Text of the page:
Australian Government, Australian Government Actuary

2. Background

2.1 Midwife professional indemnity insurance

2.1.1. Midwife professional indemnity insurance covers privately practising midwives for their professional negligence.1

All privately practising midwives in Australia are required to purchase professional indemnity insurance under the National Registration and Accreditation Scheme. These are generally purchased from private sector underwriters.2

For the period covered by this report, Medical Insurance Australia Pty Ltd (MIGA) was the only underwriter that provides Government-supported midwife professional indemnity cover to eligible registered midwives. This insurance will not, however, cover the delivery of babies outside a hospital other than in emergencies. Planned homebirths are excluded.

2.1.2. Midwife professional indemnity claims are initiated by, or on behalf of, patients against midwives. A very low number of claims of professional negligence might be expected each year in relation to private midwifery practice in Australia. However, in percentage terms, there could be substantial variation from one year to the next. The small population of privately practising midwives makes it difficult to project the number of midwife professional indemnity claims with any precision.

2.1.3. The cost to the insurer of midwife professional negligence claims would be expected to be highly variable since the claims relate to bodily injury. The cost of a midwife professional negligence claim to the insurer is made up of damages which are payable to the plaintiff, any of the plaintiff’s legal costs which the insurer is obliged to pay, and the insurer’s own costs of defending and managing the claim. There is very limited data available to make any meaningful projections about the size of claims. However, similar to professional indemnity claims against medical practitioners, the overall cost of claims against midwives is likely to be dominated by a small number of large claims.

2.1.4. The professional indemnity claim process can be long. Years can elapse between the date of a negligent incident and the date that legal action against the midwife is initiated. It is not unusual for claims to take a number of years to finalise after they have been initiated. Using the medical indemnity claim process as a guide for these claims, the whole process could be expected to take more than five years for a single claim. The ultimate cost of a claim will depend significantly on economic and judicial conditions prevailing at the time the claim is finalised (paid), rather than at the time of the relevant incident or the time that the claim is made.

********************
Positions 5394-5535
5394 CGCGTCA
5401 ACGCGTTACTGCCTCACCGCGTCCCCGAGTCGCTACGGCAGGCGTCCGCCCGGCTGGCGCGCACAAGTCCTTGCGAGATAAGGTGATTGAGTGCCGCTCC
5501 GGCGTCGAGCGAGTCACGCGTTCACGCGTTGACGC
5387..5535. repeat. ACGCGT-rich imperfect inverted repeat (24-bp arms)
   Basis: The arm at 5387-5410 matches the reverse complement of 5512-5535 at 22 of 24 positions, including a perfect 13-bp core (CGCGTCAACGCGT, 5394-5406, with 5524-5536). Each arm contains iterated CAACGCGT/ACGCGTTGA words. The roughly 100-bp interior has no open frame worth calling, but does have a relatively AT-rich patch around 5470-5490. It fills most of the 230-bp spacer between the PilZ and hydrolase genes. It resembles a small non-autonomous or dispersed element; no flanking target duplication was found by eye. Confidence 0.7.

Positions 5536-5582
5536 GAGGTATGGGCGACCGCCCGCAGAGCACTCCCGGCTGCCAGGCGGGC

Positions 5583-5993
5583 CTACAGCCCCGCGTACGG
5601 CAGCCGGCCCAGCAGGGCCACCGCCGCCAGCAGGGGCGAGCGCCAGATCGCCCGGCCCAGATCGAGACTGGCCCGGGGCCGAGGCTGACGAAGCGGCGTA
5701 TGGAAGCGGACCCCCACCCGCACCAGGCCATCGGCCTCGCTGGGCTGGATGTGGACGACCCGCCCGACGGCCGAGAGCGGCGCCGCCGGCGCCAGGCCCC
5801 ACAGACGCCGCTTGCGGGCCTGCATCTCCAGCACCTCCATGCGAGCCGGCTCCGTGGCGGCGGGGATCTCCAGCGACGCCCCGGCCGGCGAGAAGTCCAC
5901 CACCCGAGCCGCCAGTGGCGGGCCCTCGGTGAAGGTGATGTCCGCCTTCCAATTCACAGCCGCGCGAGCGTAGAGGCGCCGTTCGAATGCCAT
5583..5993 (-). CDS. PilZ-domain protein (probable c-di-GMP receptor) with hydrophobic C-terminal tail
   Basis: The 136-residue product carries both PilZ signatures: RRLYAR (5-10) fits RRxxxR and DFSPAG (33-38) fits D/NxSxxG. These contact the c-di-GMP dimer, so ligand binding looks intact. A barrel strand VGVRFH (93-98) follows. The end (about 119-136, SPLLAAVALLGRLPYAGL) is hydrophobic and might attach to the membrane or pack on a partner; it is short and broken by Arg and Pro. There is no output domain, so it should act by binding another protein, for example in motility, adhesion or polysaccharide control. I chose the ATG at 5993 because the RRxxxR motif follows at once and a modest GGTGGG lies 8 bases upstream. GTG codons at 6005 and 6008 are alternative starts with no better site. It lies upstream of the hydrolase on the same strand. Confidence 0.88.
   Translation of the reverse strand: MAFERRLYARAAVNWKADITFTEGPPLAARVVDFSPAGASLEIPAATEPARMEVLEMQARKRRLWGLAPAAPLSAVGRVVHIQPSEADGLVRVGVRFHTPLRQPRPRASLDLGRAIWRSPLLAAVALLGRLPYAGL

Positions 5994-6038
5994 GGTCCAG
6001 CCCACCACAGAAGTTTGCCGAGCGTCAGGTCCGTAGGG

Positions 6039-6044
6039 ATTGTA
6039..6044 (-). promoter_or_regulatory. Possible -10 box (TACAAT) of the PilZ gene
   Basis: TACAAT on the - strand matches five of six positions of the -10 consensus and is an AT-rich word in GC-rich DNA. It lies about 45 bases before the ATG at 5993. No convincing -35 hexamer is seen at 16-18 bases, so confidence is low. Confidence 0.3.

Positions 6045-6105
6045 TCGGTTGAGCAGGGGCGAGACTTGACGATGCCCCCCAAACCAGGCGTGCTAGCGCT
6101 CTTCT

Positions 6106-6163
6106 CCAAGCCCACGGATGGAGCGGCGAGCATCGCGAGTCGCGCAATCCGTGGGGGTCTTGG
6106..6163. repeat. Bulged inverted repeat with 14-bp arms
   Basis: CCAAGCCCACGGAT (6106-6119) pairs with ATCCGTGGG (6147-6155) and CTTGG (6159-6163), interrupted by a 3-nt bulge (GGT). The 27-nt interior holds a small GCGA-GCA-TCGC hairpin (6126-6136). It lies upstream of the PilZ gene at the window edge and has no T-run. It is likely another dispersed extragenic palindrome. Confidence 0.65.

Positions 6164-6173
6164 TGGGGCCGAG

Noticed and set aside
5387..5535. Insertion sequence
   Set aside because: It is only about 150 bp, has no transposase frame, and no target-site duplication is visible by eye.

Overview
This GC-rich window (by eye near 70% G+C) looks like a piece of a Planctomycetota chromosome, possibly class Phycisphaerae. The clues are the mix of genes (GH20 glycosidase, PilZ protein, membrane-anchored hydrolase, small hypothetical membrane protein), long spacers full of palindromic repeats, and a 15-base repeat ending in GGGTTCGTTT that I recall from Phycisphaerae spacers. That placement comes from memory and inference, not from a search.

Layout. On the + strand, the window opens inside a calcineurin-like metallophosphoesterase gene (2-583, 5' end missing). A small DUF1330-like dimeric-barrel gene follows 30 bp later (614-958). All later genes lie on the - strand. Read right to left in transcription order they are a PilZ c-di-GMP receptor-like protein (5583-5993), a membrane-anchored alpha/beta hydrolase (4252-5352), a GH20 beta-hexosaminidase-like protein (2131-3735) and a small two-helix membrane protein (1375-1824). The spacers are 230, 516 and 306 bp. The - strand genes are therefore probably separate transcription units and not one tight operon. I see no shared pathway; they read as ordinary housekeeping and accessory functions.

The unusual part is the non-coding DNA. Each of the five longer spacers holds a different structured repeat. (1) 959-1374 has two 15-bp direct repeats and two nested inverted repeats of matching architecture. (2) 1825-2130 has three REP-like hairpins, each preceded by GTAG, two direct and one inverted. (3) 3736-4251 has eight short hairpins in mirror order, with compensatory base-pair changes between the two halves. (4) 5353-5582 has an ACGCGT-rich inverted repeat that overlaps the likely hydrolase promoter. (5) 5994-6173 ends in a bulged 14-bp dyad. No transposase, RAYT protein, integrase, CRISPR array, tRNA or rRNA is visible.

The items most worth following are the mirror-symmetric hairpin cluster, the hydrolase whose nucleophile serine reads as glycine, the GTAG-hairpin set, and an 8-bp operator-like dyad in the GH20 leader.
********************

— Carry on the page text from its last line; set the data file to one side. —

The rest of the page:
2.1.5. All of these factors make midwife professional indemnity insurance difficult for an insurer to accurately assess the cost of the product. It is hard to forecast claim numbers and claim sizes reliably. Moreover, much of the cost is likely to relate to a small minority of the claims, which adds further uncertainty.

2.2 Brief history of private midwife insurance in Australia — the lead-up to the Midwife Professional Indemnity Scheme

2.2.1. Historically, midwife professional indemnity cover was only available to Australian midwives practising in public or private hospitals. There was no professional indemnity product offered by insurers to privately practising midwives.

2.2.2. There are a number of reasons for this. The main reasons are that privately practising midwives represent a small potential premium pool and there is a lack of accurate and up-to-date data on likely claims cost.

2.2.3. The Australian Government’s 2008 Maternity Services Review aimed to improve maternity care in Australia by providing greater choice and access to maternity services by Australian women and their families, and by supporting the maternity services workforce. One of the recommendations adopted was providing Government supported professional indemnity insurance to eligible and qualified midwives from 1 July 2010. Under a contract with the Government, MIGA provides such professional indemnity insurance.

2.2.4. MIGA is liable for the first $100,000 of each eligible claim, plus 20 cents in the dollar for claims costs between $100,000 and $2 million. The Government contributes the remaining 80 cents in the dollar for claims costs between $100,000 and $2 million (that is, Level 1 Commonwealth contributions) and meets the full costs of claims over the $2 million threshold (that is, Level 2 Commonwealth contributions).